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Oklahoma Tornadoes

 

By Linda Bloom

Members of a volunteer team working out of First United Methodist Church in Moore, Okla., remove concrete rubble from the home of Ronald Samaniego. From left are Jennifer Morgan, Mel Rogers and Stephanie Birdwell.
Members of a volunteer team working out of First United Methodist Church in Moore, Okla., remove concrete rubble from the home of Ronald Samaniego. From left are Jennifer Morgan, Mel Rogers and Stephanie Birdwell.
UMNS/MIKE DUBOSE

The shelter at St. Andrew's United Methodist Church in Moore, Okla., set up for survivors of the May 20 tornado, shut down at 4 p.m. May 31.

Six hours later, the shelter reopened after yet another EF-5 level twister swept through the Oklahoma City metropolitan area.

"They really had not gotten everything out of the door when the storm started hitting," said the Rev. D.A. Bennett, St. Andrew's pastor.

To the west of Oklahoma City, his cousin, the Rev. Barry Bennett, had no doubt the approaching storm would be bad.

"I grew up in Oklahoma, and I've seen many tornadoes," Barry Bennett, the pastor of Wesley United Methodist Church in El Reno, explained. "But I've never seen the sky so dark. I knew this thing had to be huge."

He and others crowded into the shelter at the El Reno church, which escaped with minor damage as the twister veered from the center to the south side of town. Several church members did lose their homes, he said.

On the north side of Moore, the Rev. Richard Norman was ushered into a shelter in the Federal Emergency Management Agency's joint field office. The tornado skipped over the mostly shuttered shopping mall where the office is located. Norman serves in twin roles as the Oklahoma Conference's disaster coordinator and president of the statewide Voluntary Organizations Active in Disasters.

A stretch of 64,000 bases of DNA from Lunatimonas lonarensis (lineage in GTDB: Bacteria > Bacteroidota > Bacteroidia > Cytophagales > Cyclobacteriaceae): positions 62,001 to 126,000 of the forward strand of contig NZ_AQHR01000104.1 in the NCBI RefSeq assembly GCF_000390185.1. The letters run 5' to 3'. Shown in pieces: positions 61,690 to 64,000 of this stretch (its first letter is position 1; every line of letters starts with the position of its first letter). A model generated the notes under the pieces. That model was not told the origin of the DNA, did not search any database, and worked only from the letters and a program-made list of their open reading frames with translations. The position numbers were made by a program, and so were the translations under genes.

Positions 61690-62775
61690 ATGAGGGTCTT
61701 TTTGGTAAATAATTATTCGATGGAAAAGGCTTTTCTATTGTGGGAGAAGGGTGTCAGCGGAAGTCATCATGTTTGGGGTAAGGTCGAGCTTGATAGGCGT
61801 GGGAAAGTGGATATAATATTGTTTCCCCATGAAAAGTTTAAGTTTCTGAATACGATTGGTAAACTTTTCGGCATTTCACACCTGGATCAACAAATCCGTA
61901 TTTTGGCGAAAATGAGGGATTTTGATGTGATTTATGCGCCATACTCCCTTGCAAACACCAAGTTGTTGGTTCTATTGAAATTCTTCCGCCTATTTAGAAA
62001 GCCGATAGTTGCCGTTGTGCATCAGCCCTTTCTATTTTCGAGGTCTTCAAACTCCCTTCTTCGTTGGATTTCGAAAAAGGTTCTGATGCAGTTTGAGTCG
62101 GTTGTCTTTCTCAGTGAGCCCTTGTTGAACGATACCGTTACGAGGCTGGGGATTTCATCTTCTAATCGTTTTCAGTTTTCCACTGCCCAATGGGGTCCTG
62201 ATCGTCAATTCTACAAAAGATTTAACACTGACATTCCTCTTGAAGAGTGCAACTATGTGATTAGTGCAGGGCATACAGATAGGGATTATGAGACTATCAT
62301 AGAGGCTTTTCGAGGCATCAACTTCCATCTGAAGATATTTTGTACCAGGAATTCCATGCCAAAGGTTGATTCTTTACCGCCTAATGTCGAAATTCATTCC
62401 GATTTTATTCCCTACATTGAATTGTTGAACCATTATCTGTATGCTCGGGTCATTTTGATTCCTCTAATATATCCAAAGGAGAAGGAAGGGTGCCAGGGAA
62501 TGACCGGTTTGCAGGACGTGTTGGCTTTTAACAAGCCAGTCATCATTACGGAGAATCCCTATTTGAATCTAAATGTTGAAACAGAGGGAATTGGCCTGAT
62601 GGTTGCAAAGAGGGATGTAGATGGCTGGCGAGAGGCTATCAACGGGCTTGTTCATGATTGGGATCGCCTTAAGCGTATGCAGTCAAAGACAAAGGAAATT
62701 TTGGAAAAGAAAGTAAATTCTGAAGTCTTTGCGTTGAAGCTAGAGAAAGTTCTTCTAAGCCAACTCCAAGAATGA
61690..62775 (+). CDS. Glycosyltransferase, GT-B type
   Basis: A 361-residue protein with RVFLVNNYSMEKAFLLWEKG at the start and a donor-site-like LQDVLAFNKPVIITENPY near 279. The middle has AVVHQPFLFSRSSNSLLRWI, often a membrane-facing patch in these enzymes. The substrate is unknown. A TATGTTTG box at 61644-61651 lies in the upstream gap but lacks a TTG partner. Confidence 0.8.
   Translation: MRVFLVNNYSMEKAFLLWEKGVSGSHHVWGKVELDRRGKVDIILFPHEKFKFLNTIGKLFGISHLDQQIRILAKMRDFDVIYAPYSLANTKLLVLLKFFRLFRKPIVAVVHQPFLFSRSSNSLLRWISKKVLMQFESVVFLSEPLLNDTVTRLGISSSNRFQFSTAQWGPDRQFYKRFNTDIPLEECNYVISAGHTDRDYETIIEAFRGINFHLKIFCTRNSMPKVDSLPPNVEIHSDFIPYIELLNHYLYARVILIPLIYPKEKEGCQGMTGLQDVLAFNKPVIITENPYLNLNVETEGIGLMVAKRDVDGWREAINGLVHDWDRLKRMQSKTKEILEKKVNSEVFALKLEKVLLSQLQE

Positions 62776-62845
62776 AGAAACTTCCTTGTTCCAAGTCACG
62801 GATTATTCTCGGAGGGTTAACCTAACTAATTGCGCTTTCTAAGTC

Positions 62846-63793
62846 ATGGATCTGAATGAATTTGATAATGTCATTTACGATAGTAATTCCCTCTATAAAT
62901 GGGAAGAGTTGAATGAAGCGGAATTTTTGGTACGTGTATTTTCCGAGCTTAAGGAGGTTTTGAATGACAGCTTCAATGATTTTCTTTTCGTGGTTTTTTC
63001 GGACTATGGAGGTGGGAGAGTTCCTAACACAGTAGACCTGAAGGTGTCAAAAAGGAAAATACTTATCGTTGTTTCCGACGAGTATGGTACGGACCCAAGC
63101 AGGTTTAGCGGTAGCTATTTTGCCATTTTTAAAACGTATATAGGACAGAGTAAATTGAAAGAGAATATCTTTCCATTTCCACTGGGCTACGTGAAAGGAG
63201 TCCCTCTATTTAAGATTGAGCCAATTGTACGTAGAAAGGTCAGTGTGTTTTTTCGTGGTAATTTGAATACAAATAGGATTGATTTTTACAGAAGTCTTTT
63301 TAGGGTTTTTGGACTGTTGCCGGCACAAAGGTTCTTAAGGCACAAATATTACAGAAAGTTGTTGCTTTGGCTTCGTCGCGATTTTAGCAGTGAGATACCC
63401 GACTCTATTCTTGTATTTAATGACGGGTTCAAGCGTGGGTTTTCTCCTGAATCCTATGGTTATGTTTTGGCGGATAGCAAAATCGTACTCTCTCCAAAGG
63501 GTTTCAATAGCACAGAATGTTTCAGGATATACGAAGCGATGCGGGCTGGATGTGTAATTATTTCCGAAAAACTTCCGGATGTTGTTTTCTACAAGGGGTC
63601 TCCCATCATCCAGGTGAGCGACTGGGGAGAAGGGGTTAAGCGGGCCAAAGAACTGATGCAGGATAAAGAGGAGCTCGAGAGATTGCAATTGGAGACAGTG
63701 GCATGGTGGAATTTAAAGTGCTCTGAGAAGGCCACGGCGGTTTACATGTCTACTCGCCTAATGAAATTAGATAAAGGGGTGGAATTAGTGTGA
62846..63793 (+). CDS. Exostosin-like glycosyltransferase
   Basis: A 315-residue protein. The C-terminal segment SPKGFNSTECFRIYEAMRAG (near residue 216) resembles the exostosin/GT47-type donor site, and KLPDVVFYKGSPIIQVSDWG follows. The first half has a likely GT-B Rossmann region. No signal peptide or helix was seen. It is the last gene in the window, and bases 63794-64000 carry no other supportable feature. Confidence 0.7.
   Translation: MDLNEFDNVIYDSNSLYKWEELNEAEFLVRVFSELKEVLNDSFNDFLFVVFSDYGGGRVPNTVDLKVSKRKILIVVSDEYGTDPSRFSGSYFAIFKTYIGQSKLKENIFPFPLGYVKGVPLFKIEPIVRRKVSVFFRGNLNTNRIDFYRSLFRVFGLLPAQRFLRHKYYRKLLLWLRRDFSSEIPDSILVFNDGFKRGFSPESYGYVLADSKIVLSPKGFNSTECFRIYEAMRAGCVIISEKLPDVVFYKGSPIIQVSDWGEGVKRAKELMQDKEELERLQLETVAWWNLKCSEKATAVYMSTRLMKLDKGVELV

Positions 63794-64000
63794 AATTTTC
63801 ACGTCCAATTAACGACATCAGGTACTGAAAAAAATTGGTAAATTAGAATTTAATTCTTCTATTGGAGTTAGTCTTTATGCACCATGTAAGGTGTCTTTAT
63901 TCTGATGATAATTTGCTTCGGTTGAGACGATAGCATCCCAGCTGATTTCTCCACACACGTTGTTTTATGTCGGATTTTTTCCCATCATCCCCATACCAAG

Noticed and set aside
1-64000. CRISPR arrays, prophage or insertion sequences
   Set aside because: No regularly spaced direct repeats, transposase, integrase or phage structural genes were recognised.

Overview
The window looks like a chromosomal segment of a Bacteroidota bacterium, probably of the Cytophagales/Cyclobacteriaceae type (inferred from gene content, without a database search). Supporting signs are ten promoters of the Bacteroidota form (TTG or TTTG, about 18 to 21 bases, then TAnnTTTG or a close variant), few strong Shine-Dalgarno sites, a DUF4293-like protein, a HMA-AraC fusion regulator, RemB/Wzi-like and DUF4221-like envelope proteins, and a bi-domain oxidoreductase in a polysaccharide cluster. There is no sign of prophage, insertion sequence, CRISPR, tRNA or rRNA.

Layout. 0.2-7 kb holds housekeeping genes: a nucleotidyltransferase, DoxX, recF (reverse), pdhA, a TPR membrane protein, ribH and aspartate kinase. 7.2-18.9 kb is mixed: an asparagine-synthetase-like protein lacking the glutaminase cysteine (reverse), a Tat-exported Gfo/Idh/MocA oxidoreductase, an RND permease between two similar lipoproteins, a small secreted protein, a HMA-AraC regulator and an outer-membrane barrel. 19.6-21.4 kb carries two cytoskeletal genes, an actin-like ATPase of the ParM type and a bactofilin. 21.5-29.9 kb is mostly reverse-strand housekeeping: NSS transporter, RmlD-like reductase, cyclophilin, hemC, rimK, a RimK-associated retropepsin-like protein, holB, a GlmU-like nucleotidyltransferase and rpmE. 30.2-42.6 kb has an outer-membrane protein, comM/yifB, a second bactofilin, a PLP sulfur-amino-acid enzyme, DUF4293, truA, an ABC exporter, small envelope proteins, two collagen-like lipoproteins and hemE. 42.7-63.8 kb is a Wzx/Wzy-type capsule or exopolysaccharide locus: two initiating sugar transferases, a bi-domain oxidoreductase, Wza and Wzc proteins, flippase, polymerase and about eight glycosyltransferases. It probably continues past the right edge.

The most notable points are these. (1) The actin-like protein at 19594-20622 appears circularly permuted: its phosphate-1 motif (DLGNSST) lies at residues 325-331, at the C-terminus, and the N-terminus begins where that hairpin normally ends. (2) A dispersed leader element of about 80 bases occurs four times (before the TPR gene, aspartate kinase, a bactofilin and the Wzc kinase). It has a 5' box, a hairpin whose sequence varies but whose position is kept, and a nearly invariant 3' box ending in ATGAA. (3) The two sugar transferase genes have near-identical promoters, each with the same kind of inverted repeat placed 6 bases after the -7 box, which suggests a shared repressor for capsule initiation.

A man picks his way among tornado debris in Oklahoma City.
A man picks his way among tornado debris in Oklahoma City.
UMNS/MIKE DUBOSE

Widest tornado on record

The 2.6-mile wide El Reno tornado later was confirmed as the widest U.S. tornado on record.

The cycle of extreme weather, which drew national attention with the May 20 tornado that destroyed a good part of Moore and accounted for 24 storm-related deaths, continued with torrential rains and flash floods in the Upper Midwest and northeastern United States.

Forty-four people died in the two weeks of storms in Oklahoma alone and thousands of homes were damaged or reduced to mere piles of sticks over cement foundations. Every one of the 27 residents of Fallis, Okla., was affected.

"It wasn't just one tornado, it wasn't just one day and it wasn't just one area," noted the Rev. Jeremy Basset, the Oklahoma Conference's director of mission.

As a result, Oklahomans, generally accustomed to tornado season, were on edge. The Rev. David Wilson, superintendent of the Oklahoma Indian Missionary Conference, is among the many who admitted to being rattled even as he assisted those whose homes were damaged or destroyed.

"Normally, we are used to this," he said. "But just because there have been so many... it's been very challenging for us to deal with."

Oklahoma's United Methodists are appreciative of support from the United Methodist Committee on Relief as well as the financial donations and prayers that have come from across the United States and as far away as Japan.